Apple is working on a new version of iPadOS and iPadOS 14 should hit select iPad, iPad Air, iPad mini, and iPad Pro models later this year. With rumors swirling and WWDC 2020 getting closer, we want to take you through the important things to know about the update as we cruise into the summer.
A lot of iPad users are still focused on iPadOS 13 and for good reason. Apple recently trotted out a new maintenance update dubbed iPadOS 13.5.1 and the company is also working on a new iPadOS 13.6 update that should bring new features and additional under-the-hood improvements to the iPad line.
iPadOS 13.6 will likely serve as one of the last iPadOS 13 updates as the company makes way for a brand new version of iPadOS called iPadOS 14.
Apple is currently working on iOS 14 for iPhone, iPadOS 14 for iPad, and software updates for the Mac, Apple Watch, and Apple TV.
Over the past few months we’ve heard more and more about its plans for the iPad and iPadOS 14 looks like it will be a significant upgrade.
With that in mind, we want to outline a few of the basics. Our walkthrough will take you through the iPadOS 14 beta, the iPadOS 14 release date, the devices getting iPadOS 14, and the update’s rumored features.
iPadOS 14 Beta
Later on this month, Apple will host WWDC 2020 where it will go over the changes it has made to iPadOS. This year’s event, which kicks off on June 22nd, will feature an online format with a keynote. The keynote starts at 10AM Pacific.
The WWDC keynote is where the company will likely outline its plans for iPadOS 14 and software updates for iPhone, Mac, Apple TV, and Apple Watch. We expect the company to confirm an iPadOS 14 beta during the keynote as well.
Apple’s beta programs give developers, and anyone willing to try pre-release software, a chance to test out new features ahead of the official release. They also help the company weed out bugs and performance issues before the software pushes to millions of devices around the world.
We expect the iPadOS 14 beta to kickoff shortly after the keynote ends on June 22nd. Look for the beta to drop around Noon or 1PM Pacific.
Those enrolled in Apple’s developer program should get access to the iPadOS 14 beta shortly after the conclusion of the keynote. However, those enrolled in the company’s free Beta Software Program will likely have to wait until mid-June, or later, for the first beta to arrive. Developer betas always arrive first.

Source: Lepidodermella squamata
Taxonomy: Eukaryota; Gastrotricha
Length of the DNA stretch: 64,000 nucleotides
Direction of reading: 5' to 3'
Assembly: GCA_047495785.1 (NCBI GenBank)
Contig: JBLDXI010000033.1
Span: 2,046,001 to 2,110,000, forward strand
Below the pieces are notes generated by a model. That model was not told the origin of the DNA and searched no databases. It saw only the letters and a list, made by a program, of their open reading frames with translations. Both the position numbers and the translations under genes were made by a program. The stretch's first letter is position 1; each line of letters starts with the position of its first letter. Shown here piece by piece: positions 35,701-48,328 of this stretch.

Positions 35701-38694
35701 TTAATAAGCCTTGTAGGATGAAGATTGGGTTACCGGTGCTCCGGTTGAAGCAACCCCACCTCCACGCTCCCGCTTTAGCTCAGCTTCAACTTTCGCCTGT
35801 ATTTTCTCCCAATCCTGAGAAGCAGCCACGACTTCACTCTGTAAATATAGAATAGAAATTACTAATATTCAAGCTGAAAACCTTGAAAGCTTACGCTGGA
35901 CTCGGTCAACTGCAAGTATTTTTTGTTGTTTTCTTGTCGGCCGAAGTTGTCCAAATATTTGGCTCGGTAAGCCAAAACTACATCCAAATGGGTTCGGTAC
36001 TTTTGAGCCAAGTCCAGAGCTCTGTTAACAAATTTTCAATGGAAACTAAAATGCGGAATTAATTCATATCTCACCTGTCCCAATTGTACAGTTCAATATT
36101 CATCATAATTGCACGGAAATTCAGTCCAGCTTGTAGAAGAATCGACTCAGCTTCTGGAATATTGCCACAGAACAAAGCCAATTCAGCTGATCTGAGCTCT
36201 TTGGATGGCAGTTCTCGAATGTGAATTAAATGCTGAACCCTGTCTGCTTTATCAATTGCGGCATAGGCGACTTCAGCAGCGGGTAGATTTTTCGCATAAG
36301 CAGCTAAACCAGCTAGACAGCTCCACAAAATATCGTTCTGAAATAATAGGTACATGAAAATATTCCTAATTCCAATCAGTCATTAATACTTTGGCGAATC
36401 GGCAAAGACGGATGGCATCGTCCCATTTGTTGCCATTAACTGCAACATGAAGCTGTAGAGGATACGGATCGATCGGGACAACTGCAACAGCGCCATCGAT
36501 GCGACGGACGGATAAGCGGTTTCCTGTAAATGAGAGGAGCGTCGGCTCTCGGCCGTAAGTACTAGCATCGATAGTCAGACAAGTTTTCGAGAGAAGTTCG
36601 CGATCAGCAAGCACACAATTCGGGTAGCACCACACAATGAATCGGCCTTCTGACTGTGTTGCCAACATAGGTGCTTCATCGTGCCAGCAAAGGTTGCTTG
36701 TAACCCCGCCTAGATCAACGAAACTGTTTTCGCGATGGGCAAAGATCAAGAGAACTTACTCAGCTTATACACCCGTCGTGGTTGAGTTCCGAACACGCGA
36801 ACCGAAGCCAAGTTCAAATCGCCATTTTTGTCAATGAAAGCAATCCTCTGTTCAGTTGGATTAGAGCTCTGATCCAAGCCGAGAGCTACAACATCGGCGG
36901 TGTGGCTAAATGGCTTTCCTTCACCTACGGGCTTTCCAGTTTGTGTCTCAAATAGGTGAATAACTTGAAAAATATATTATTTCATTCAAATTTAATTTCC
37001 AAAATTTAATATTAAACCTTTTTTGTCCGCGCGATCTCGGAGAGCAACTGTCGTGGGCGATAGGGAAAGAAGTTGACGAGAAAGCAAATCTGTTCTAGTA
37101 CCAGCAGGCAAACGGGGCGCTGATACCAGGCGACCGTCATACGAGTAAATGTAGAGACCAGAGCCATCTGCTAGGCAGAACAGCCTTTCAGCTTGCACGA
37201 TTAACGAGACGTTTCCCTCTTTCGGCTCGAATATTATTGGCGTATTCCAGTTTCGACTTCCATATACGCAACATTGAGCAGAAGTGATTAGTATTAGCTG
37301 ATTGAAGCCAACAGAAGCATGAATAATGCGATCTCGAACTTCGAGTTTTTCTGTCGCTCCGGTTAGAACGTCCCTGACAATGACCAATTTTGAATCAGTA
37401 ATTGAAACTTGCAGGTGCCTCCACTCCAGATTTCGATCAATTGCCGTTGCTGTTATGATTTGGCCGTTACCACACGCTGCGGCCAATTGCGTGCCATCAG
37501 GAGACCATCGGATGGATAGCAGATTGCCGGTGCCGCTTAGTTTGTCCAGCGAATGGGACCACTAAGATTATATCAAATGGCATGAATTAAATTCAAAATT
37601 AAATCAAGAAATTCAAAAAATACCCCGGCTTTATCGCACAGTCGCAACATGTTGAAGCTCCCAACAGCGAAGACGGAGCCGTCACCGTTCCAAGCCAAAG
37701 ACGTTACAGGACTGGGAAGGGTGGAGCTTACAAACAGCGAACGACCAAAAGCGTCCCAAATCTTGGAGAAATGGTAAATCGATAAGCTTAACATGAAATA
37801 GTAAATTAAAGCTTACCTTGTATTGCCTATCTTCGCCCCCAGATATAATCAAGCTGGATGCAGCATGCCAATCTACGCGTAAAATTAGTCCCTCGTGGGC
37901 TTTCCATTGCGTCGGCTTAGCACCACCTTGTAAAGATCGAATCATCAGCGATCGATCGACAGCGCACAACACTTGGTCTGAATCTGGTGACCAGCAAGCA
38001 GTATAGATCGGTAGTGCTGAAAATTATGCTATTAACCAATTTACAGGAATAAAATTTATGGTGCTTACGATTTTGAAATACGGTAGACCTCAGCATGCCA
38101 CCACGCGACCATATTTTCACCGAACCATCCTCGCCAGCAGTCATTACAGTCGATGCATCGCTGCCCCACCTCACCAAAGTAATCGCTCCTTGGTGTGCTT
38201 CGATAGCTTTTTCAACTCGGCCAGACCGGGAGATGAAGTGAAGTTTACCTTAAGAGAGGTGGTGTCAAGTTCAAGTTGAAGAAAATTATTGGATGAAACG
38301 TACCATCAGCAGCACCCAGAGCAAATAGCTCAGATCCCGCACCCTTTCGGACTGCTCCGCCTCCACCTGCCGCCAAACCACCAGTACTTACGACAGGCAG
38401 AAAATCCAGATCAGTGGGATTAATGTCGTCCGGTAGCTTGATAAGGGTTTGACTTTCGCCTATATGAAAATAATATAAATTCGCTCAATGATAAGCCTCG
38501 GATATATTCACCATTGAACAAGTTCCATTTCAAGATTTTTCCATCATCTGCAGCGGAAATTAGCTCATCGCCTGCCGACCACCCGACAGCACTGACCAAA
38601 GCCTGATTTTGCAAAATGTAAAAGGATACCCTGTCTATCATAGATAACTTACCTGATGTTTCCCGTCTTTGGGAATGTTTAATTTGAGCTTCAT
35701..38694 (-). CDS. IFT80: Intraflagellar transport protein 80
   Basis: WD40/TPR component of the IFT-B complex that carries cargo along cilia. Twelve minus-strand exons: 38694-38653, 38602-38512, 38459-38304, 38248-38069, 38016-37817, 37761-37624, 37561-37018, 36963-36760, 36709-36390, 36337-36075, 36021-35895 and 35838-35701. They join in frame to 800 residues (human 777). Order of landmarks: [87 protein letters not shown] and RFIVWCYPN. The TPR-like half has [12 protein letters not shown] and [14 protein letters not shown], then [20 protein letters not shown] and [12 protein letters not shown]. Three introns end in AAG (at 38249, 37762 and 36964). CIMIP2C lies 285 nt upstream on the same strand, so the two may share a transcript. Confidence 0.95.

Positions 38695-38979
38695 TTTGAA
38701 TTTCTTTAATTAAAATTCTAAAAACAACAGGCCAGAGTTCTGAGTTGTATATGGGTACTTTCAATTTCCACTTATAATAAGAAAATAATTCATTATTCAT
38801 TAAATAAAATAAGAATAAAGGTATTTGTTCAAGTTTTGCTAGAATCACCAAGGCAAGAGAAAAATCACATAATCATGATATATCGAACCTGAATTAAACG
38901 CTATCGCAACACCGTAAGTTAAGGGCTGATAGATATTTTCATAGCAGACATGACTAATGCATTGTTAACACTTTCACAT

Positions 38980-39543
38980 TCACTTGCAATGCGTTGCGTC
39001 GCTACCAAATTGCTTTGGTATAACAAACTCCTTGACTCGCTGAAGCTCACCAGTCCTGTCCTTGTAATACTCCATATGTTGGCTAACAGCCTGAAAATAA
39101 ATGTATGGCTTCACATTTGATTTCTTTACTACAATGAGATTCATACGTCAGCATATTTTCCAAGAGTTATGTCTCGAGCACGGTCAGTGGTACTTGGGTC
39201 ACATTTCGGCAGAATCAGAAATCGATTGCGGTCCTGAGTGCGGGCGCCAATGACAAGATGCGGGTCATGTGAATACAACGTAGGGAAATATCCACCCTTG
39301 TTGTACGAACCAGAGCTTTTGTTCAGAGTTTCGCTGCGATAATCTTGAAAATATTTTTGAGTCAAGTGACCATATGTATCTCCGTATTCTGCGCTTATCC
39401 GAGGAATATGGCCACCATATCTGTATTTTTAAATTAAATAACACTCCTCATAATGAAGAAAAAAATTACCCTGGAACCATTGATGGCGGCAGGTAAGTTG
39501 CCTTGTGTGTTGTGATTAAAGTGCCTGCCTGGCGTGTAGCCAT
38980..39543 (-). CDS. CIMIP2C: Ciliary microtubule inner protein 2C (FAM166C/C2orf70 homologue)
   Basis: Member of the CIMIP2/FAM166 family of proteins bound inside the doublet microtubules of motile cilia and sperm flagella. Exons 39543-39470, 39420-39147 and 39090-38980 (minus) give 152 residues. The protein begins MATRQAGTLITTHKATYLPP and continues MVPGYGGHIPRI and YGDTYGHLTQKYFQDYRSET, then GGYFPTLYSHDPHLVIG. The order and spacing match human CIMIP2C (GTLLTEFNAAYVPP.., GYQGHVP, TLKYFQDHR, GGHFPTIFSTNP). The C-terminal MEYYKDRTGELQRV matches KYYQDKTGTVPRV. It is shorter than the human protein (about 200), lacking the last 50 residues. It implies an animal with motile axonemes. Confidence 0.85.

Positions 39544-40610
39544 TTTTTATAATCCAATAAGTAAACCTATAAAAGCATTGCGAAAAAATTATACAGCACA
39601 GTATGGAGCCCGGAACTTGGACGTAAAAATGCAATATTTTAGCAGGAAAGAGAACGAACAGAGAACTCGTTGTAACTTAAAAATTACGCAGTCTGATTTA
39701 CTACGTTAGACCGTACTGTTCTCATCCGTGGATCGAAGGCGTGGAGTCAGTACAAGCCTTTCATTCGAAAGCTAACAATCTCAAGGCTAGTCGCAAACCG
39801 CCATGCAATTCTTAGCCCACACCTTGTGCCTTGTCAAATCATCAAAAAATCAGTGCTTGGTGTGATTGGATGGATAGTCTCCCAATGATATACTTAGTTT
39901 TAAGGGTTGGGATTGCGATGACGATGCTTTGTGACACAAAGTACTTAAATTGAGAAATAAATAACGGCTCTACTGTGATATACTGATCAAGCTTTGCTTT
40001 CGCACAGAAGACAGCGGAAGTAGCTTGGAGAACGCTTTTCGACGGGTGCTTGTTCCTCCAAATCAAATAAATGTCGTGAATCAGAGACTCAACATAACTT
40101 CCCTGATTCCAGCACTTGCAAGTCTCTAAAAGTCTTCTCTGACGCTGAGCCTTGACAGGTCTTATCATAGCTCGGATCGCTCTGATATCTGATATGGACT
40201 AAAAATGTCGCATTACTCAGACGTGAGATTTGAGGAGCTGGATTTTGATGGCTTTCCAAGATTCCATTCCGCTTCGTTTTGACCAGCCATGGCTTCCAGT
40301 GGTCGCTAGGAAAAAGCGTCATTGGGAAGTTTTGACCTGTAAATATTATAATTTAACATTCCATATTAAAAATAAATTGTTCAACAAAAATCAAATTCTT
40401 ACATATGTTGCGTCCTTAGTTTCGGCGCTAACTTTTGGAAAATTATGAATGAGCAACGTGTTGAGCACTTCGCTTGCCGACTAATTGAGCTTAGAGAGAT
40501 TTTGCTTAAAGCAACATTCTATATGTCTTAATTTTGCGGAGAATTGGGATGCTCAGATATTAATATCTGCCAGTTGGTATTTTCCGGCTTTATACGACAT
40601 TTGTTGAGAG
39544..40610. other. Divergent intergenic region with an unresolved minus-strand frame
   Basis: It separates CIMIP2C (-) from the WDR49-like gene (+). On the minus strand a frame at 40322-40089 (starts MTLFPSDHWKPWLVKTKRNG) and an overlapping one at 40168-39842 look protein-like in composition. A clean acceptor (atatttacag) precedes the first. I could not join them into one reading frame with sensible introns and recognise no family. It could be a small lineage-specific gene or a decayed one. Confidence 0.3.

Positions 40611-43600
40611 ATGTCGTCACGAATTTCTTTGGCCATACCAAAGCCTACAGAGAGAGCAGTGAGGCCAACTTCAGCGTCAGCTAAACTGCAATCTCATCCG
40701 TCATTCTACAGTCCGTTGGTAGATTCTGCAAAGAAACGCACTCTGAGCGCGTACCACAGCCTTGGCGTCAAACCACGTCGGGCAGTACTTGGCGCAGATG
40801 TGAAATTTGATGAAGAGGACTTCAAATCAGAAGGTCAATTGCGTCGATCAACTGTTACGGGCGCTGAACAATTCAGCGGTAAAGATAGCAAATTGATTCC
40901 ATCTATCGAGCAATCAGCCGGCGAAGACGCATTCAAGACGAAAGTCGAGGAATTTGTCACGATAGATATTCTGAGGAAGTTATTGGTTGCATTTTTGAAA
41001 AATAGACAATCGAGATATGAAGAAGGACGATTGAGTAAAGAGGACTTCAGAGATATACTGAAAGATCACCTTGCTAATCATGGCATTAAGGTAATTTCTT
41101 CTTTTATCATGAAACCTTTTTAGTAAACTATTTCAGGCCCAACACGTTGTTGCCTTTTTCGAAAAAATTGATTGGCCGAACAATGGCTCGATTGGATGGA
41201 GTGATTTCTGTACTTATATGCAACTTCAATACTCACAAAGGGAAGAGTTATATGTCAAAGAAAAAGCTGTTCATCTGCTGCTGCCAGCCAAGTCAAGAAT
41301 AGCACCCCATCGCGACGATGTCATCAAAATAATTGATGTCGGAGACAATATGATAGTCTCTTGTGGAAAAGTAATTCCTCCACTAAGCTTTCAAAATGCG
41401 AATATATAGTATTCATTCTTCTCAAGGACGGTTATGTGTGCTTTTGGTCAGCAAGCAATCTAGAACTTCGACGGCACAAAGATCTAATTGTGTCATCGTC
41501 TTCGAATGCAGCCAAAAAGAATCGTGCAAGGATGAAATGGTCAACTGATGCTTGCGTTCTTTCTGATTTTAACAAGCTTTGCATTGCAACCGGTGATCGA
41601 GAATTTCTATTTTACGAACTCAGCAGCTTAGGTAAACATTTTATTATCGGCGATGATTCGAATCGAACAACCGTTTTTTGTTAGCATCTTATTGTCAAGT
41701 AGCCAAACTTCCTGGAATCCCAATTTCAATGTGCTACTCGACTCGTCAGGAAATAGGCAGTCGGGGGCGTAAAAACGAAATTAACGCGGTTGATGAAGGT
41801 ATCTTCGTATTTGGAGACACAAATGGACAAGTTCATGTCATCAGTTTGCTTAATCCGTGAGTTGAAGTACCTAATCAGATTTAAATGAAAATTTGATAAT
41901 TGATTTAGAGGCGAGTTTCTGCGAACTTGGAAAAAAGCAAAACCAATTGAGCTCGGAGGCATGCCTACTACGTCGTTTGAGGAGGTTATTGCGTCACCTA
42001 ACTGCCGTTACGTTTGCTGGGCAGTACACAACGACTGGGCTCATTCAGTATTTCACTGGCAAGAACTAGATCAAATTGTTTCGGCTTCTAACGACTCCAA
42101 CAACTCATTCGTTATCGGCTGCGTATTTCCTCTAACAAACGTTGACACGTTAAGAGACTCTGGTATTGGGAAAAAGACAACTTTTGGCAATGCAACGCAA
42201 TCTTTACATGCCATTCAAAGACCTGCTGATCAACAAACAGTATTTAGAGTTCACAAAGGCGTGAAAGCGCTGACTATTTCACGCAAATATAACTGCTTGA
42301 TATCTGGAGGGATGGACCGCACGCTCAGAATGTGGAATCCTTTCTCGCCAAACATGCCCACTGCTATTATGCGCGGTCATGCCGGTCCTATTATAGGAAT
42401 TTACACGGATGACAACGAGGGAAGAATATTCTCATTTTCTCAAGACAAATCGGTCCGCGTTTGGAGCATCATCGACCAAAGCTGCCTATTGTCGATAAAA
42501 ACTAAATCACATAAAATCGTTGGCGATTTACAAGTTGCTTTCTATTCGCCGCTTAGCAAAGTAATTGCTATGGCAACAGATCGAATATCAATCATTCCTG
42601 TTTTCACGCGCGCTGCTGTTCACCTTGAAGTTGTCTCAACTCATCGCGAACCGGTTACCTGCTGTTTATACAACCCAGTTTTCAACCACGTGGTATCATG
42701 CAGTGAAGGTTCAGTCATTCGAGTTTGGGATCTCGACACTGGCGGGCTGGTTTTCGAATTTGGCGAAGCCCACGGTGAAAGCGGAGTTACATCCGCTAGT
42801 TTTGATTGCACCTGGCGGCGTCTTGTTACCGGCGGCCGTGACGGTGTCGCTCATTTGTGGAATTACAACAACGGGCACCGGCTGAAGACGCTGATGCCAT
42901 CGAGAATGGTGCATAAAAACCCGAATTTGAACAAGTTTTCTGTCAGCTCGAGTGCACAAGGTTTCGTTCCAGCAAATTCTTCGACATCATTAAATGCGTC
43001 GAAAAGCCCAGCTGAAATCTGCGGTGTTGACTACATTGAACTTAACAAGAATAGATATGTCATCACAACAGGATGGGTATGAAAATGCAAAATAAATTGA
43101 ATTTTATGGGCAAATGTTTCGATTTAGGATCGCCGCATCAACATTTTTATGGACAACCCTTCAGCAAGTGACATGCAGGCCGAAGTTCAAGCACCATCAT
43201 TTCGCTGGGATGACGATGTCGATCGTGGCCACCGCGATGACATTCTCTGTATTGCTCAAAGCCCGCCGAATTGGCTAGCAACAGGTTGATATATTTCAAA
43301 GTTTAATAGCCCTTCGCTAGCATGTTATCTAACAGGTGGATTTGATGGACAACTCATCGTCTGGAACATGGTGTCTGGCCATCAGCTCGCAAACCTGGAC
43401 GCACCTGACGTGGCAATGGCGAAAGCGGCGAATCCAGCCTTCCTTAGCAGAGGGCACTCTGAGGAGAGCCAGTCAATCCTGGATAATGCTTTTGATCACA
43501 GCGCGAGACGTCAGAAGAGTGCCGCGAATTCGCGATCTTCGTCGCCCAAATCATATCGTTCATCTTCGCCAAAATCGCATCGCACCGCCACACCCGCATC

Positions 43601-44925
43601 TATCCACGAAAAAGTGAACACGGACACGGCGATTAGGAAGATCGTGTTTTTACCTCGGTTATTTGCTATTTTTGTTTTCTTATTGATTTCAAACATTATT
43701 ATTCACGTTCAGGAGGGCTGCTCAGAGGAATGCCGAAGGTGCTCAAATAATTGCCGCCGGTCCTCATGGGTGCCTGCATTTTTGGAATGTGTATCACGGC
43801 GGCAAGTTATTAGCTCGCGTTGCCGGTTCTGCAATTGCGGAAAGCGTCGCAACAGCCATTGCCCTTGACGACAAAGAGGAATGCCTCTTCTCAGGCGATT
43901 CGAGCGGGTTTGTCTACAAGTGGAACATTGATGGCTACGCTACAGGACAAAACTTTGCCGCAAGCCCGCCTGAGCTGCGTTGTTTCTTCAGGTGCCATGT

Trying the iPadOS 14 beta right away might be tempting, but if you depend on your tablet, you’ll probably want to avoid first iteration of the software. The initial releases are usually plagued by a number of bugs and performance issues.
Apple will roll out several versions of iPadOS 14 in the buildup to the official release so it might be a good idea to wait for the company to patch up some of the bigger issues before taking the plunge.
iPadOS 14 Release Date
The iPadOS 14 beta will stretch through the summer into the fall culminating with an official release sometime in the fall after another keynote address.
There’s also a chance we see the software arrive alongside new versions of the iPad.
Apple typically releases new iOS and iPadOS software in September. Things could be a little bit different this year due to the coronavirus outbreak.
iPhone 12 rumors currently point to a release this fall though it looks like they might not hit shelves until October or later. And with WWDC happening a bit later this year, we could see the iOS 14 and iPadOS 14 releases pushed beyond the normal release window.
iPadOS 14 should make another appearance on stage during the iPhone/iPad launch event and Apple should provide a final date for its release.
Apple software release dates typically land between the media event and the street date for the new hardware. Release dates almost always land on Friday.
We’ve heard a lot about the new iPhones, but there’s a chance we see new new iPad hardware in the fall as well. Apple is reportedly working on a new iPad Pro, a new budget iPad, a new iPad Air, and a new iPad mini.
If Apple does launch new iPads in the fall alongside the iPhone 12, you can expect them to run iPadOS 14 out of the box. And if they launch in the first half of 2021, you can expect the same though they’ll likely be running a more polished version of the software.
Will My iPad Get iPadOS 14?
Last year, Apple bumped most iOS 12-powered devices to iPadOS 13 and iOS 13. Keyword: Most. The company left the iPhone 5s, iPhone 6 Plus, iPhone 6, and several iPad models on iOS 12.
Fortunately, support for those devices didn’t end there. Apple continues to roll out new versions of iOS 12 with under-the-hood improvements.
That said, support has been irregular and these devices won’t get any new features down the road. iPad models stuck on iOS 12 won’t move up to iPadOS 14, but it looks like a vast majority of iPads running iPadOS 13 will move up to iPadOS 14.
French site iPhoneSoft.fr claims iPadOS 14 will support the following devices:
- 12.9-inch iPad Pro
- 11-inch iPad Pro
- 10.5-inch iPad Pro
- 9.7-inch iPad Pro
- iPad (7th generation)
- iPad (6th generation)
- iPad (5th generation)
- iPad mini 5
- iPad Air 3
If true, the iPad Air 2 and iPad mini 4 would get left behind on iPadOS 13. The devices are powered by aging A8 and A8X processors.
iPadOS 14 Features